An occasional twitch in the eyelid or a spasm in your hand or calf is nothing to worry about and will probably go away on its own. Muscle twitches that last for more than a few days may signal nutrient deficiencies or other dietary issues, or they may be a symptom of a medical condition. Talk to your doctor about the possible causes of your muscle twitches and whether dietary changes would help ease them.
When you have an imbalance of electrolytes in the body -- minerals that control muscle actions, such as magnesium and calcium -- you may experience twitches. In particular, muscle twitching is an early sign of a deficiency in magnesium, although this is rare except in cases of alcoholism or nutrient malabsorption. Women need 310 to 320 milligrams a day, while men require 410 to 420 milligrams. You get magnesium from dark leafy greens, nuts and seeds, legumes and whole grains, among other foods in a balanced diet. Magnesium works with calcium in muscle function -- adults need 1,000 milligrams daily of calcium, which is available in dairy foods, nuts and leafy green vegetables.
An excess of any stimulant can make you experience muscle twitches and other body spasms. If you overindulge in coffee, tea, coffee ice cream, colas, chocolate or a combination of all of these, caffeine may be at the root of your twitching. The Food and Drug Administration classifies caffeine as a drug and estimates that a 5-ounce cup of coffee -- less than a normal serving -- contains 60 to 150 milligrams of caffeine. Six hundred milligrams of caffeine daily is considered “too much,” says the FDA.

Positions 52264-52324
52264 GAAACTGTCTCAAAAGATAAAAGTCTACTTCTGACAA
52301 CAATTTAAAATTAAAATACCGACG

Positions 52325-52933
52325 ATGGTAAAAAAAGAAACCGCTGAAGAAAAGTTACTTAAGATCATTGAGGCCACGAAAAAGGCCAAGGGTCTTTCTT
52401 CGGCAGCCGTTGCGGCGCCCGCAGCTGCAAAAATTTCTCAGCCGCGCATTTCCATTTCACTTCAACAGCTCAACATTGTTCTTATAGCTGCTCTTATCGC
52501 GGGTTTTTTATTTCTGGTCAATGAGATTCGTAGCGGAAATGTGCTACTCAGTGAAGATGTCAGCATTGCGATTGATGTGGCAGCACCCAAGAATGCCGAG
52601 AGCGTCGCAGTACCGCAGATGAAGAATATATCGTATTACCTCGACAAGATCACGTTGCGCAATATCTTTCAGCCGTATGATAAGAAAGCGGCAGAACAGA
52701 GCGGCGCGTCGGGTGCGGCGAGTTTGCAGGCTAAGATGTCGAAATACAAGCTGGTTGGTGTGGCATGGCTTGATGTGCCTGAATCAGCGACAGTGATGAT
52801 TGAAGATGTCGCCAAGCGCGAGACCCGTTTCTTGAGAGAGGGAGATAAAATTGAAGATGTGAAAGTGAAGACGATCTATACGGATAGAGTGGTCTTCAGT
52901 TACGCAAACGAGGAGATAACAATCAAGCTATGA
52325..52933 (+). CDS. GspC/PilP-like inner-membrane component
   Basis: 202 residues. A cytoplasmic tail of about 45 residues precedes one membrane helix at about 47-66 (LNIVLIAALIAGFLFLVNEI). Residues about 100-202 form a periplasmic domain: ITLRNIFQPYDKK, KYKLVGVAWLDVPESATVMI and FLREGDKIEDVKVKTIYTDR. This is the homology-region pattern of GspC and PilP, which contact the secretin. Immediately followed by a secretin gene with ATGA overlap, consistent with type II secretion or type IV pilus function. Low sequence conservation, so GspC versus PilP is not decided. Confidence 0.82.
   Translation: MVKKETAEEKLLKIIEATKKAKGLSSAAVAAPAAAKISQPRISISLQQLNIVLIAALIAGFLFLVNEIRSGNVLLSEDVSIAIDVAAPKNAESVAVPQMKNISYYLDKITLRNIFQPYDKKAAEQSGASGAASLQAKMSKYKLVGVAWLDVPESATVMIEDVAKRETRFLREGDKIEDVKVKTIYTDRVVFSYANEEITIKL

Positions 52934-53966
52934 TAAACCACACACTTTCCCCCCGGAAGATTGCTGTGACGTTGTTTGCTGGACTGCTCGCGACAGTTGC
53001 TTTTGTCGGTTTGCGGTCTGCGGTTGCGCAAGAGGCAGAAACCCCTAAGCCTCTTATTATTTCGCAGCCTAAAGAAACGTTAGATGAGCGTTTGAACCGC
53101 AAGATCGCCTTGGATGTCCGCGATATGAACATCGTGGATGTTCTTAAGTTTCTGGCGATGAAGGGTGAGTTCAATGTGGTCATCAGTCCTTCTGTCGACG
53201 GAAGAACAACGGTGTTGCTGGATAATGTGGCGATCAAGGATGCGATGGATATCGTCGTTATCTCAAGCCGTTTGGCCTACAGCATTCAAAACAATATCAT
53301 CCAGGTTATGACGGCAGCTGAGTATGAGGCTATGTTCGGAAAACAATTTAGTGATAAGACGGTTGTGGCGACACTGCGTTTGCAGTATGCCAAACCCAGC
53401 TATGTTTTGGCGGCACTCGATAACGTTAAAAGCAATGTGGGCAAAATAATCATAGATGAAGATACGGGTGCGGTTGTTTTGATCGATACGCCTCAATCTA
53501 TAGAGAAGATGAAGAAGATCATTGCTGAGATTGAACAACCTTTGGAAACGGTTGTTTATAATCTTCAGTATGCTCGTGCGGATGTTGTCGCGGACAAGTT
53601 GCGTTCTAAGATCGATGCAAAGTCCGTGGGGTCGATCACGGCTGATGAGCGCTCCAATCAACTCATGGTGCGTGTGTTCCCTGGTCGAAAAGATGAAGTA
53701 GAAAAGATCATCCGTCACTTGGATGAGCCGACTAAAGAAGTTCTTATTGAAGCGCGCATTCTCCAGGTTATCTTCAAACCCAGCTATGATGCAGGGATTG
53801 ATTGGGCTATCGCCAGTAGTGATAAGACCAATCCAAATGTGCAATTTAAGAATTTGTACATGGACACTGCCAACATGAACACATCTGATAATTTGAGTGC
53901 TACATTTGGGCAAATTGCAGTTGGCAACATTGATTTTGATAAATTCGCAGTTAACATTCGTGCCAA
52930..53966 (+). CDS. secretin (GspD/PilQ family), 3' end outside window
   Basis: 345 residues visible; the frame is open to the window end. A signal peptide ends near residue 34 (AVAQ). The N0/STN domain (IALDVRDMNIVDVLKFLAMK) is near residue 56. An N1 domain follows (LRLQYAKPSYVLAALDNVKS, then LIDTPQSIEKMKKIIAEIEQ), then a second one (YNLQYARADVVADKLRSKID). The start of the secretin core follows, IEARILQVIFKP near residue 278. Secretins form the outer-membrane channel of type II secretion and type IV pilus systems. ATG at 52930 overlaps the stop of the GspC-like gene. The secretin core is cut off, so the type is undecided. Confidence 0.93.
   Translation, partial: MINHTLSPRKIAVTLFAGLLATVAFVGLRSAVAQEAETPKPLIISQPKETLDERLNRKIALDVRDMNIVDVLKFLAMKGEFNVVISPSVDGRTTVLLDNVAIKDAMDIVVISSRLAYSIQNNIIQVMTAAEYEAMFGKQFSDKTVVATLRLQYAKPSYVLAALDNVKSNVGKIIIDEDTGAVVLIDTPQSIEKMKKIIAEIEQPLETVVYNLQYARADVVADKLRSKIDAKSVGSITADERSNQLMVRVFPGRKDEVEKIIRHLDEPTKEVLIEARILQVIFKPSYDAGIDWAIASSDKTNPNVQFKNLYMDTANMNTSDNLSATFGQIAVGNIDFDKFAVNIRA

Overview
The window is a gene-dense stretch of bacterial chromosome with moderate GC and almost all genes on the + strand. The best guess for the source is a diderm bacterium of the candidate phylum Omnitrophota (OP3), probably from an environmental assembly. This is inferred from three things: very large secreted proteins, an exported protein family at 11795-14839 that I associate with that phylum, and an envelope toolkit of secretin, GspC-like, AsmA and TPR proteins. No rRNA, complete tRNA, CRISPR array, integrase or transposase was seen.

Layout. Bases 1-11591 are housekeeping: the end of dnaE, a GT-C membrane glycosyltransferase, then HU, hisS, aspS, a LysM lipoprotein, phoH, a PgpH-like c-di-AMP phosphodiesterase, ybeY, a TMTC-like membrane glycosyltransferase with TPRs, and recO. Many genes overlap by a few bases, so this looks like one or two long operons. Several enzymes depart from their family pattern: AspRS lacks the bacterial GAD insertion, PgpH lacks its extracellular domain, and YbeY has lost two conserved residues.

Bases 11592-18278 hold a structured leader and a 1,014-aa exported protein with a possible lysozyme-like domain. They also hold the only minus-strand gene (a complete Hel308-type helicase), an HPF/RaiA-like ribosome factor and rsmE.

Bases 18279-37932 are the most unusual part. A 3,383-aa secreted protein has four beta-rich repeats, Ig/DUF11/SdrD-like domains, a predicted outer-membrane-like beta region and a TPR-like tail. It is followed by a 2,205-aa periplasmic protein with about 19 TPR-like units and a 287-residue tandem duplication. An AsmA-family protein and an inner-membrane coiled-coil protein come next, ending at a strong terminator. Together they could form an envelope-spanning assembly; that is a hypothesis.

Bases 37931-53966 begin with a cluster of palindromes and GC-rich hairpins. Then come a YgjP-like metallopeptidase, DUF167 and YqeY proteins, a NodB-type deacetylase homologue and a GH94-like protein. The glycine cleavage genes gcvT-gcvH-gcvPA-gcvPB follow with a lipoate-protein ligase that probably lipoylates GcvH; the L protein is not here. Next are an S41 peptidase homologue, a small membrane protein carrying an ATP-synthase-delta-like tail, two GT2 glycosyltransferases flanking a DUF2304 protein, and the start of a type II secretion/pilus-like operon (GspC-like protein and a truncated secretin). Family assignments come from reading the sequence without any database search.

Vitamin D Foods
Twitches and spasms in your hands or feet may be a sign that you don’t get enough vitamin D in your diet. Vitamin D deficiency is quite common -- an article in the “American Journal of Clinical Nutrition” in 2008 called it “a pandemic” because many people have inadequate sun exposure, and you need sunlight to synthesize vitamin D. You need 200 international units of vitamin D daily up to age 50 and then 400 to 600 as you get older. A few good sources of dietary vitamin D exist, including fatty fish like salmon and mackerel, cod liver oil and fortified juices and dairy products. But if you have a deficiency, your doctor may recommend a vitamin D supplement.
Muscle twitches may also result from dehydration, or inadequate fluid intake. Make sure you drink enough noncaffeinated fluids every day, like water, herbal teas and unsweetened juices. The Institute of Medicine recommends that women get 91 ounces of water daily, and men 125 ounces, from a combination of fluids and high-water-content foods like fruits and vegetables. If you’re physically active, your needs will be greater to replace electrolytes lost through sweating.
- National Institutes of Health: Muscle Twitching
- National Institutes of Health: Hand or Foot Spasms
- Permanente Medical Group: Electrolyte Disturbances
- National Institutes of Health: Magnesium in Diet
- National Institutes of Health: Calcium in Diet
- Food and Drug Administration: Medicines in My Home: Caffeine in Your Body
- American Journal of Clinical Nutrition: Vitamin D Deficiency: A Worldwide Problem with Health Consequences
- Institute of Medicine: Dietary Reference Intakes: Water, Potassium, Sodium, Chloride, and Sulfate